The problem with this course of action, is that children like fireworks. One of my preoccupations this year has been wondering how children will remember this time, and what they will have learnt from it.
Childhood memories often focus on moments of intense emotion and inexplicable adult drama, and there has been a lot of both this year.
Will they remember the boredom of lockdowns and the pain of separation from their friends? Or will they have more happy family memories than they would have otherwise? How will the election defeat of Trump manifest in their memories?
Small children now all wash their hands with the technique of a surgeon. They had months when they couldn’t see grandparents or cousins.
At one point during the lockdown my small daughter asked me if children would be separated from their parents. None of us knew what to expect this year, but this question made me realise that our children were watching us more closely than ever, depending on us.
We have all taken a crash course in stoicism. 2020 also brought Zoom, highly publicised incidents of Zoom disgrace, a reckoning with personal grooming, a renewed interest in home cooking, the life and death of countless sourdough starters, and the social paradox of extreme loneliness side-by-side with a loss of solitude for those of us living with others.
We have all lost personal freedom. We have gained faith in government, and in our collective ability to pull together to face crises. This has happened even while further evidence was served up about the ways in which governments and other institutions fail us – sports rorts, the drama of ICAC in NSW, the horrifying findings of the Brereton report into war crimes by the Australian Defence Force in Afghanistan.
Overall our governments’ pandemic responses were excellent, and we were reminded of the importance of effective state government.
In many ways the federal government receded, important only insofar as it provided economic stimulus. It did this well for most industries, but failed the arts, which was shut down just as peremptorily as business, but with not nearly the same level of government support.
It seemed unfair, particularly as the arts (along with sport) were what sustained the spirit during the long months.
Some people found reading difficult this year, citing short attention spans, anxiety, or just the existential dread that clung to their hair like smoke.
I was in the other camp. At the end of each day I fell into a book like it was a warm bath. I started the year with Turgenev and am ending it with Somerset Maugham, determined to finish all 700 pages of Of Human Bondage before New Year’s Eve.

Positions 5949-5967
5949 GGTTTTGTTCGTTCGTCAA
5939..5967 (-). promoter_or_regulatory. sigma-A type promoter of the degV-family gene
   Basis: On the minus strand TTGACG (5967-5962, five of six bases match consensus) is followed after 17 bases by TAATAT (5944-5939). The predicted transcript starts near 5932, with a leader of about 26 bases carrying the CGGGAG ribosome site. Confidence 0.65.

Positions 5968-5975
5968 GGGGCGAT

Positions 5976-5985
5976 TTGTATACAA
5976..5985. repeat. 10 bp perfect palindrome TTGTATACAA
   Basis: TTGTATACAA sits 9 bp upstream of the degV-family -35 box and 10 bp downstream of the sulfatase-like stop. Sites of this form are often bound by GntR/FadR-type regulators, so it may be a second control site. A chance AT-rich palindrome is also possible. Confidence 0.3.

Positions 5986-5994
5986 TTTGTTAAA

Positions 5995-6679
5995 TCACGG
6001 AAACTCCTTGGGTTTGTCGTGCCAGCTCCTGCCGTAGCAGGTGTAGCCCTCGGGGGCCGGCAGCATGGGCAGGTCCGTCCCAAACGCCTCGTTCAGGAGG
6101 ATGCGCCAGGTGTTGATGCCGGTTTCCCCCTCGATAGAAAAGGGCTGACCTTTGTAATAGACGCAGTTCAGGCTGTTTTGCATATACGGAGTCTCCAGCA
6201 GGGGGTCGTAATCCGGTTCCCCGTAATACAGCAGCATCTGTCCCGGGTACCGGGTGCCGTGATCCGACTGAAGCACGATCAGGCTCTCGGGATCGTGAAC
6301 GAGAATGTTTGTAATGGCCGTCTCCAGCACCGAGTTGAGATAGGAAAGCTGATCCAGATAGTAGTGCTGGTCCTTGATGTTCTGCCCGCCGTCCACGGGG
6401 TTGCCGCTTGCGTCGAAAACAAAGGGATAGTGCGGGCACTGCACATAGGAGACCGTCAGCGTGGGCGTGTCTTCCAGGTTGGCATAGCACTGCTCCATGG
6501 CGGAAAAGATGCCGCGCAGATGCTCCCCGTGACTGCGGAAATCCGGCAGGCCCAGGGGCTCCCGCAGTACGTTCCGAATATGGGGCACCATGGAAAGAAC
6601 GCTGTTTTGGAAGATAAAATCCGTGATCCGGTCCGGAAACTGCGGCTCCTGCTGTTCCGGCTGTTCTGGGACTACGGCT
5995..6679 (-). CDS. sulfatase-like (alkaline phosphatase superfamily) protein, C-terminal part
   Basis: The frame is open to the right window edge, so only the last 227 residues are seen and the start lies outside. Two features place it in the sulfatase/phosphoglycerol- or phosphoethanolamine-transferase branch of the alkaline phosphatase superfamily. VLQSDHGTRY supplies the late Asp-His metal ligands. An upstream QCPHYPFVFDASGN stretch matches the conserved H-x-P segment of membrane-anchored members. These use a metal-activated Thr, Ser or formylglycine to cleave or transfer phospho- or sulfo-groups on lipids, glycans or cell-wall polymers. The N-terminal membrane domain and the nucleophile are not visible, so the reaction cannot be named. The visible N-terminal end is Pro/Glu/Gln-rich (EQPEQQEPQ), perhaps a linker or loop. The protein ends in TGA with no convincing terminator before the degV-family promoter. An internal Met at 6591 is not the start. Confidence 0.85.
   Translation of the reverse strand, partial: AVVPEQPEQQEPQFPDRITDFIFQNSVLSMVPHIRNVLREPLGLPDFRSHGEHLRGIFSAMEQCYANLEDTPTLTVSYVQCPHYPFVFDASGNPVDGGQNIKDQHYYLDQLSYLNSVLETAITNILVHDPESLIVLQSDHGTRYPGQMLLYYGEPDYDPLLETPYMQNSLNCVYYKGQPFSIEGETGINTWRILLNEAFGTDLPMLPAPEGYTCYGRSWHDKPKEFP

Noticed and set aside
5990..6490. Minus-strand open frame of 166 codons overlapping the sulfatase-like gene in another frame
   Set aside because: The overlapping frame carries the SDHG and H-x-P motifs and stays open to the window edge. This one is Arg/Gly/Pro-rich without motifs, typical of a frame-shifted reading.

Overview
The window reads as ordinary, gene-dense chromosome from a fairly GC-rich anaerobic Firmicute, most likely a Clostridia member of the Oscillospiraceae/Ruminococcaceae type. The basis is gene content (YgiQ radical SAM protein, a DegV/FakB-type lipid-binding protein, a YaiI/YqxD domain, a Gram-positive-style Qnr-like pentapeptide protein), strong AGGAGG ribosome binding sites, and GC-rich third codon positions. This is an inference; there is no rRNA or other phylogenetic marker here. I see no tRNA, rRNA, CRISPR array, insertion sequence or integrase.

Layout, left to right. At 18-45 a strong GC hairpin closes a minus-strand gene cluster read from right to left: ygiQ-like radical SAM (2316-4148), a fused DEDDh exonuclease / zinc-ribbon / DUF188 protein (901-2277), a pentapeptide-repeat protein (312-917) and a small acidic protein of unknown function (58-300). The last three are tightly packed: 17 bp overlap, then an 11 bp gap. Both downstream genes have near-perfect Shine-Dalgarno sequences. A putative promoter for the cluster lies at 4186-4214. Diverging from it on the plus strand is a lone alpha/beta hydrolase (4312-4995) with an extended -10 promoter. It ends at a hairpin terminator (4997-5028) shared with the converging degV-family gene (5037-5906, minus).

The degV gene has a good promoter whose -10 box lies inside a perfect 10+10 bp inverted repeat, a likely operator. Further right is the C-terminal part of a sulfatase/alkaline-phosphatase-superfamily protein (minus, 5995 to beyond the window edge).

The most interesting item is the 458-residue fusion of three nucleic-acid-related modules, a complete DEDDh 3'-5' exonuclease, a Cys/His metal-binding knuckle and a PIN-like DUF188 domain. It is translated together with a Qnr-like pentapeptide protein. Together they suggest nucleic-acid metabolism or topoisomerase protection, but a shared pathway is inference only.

In between I read Maggie O’Farrell, Favel Parrett, Kiley Reid, Afia Atakora, Anne Enright, Jennifer Offill, Zadie Smith, Tolstoy and, of course, Julia Baird.
Tony Birch’s The White Girl (shortlisted for the Miles Franklin) was a beautifully wrought insight into the experience of a small Aboriginal family trying to stay under the radar of “welfare” authorities, and the de facto apartheid we had in this country until recently.
Like many others, I wanted the escape of the good story.
But I also read more keenly than before, seeking insight into how humans overcome adversity. I wanted confirmation of the universality of experience, and examples of how history repeats horrors on us.
It is strangely comforting to remember what terrible things have happened before, and how they have been smoothed in the collective memory by the passing of time.
I didn’t see many movies. Of the ones I did see, I cannot recommend Trolls 2. The best I saw was Corpus Christi, a Polish film about a young guy who is in juvenile detention for a violent crime. A committed Catholic, he wants to enter the priesthood when he gets out, but the prison chaplain tells him he can never be a priest given his criminal record. On leaving juvie, he skips out on his job in a sawmill, and ends up at the nearby village church. He pretends he is a visiting cleric, and after forming a friendship with the elderly parish priest, he is asked to take over parish duties while the older man goes away for medical treatment.
He alternates between having benders on the priest’s vodka stash, and delivering soaring, unconventional sermons on the power of forgiveness. But he cannot easily escape his past. It was an incredible, arresting film about many things, but mostly about redemption. Often, redemption is a very slim chance. But that is almost beside the point – it is in our continuing faith in its possibility that keeps our humanity intact.
I was reminded of this recently when watching the SBS documentary Addicted Australia, which follows a group of drug-dependent people as they go through a six-month treatment program (the kind of intensive, holistic drug treatment program that is rarely funded by any government in this country, because we prefer to shame and demonise drug users).
The treating doctor at the hospital tells the film-makers his starting point is that every single patient has the potential and ability to recover. No matter how bad they are. It’s a lesson I hope our children absorbed somewhere in this mess of a year.
On that note: come at us 2021. Show us what you got.
Jacqueline Maley is a senior journalist, columnist and former Canberra press gallery sketch writer for The Sydney Morning Herald. In 2020 she and Kate McClymont won a Walkley Award and a Kennedy Award for coverage of sexual misconduct allegations against former High Court judge Dyson Heydon. They also won the 2020 NSW Civil Liberties Council Media Award. In 2017 Maley won the Peter Ruehl Award for Outstanding Columnist at the Kennedy Awards.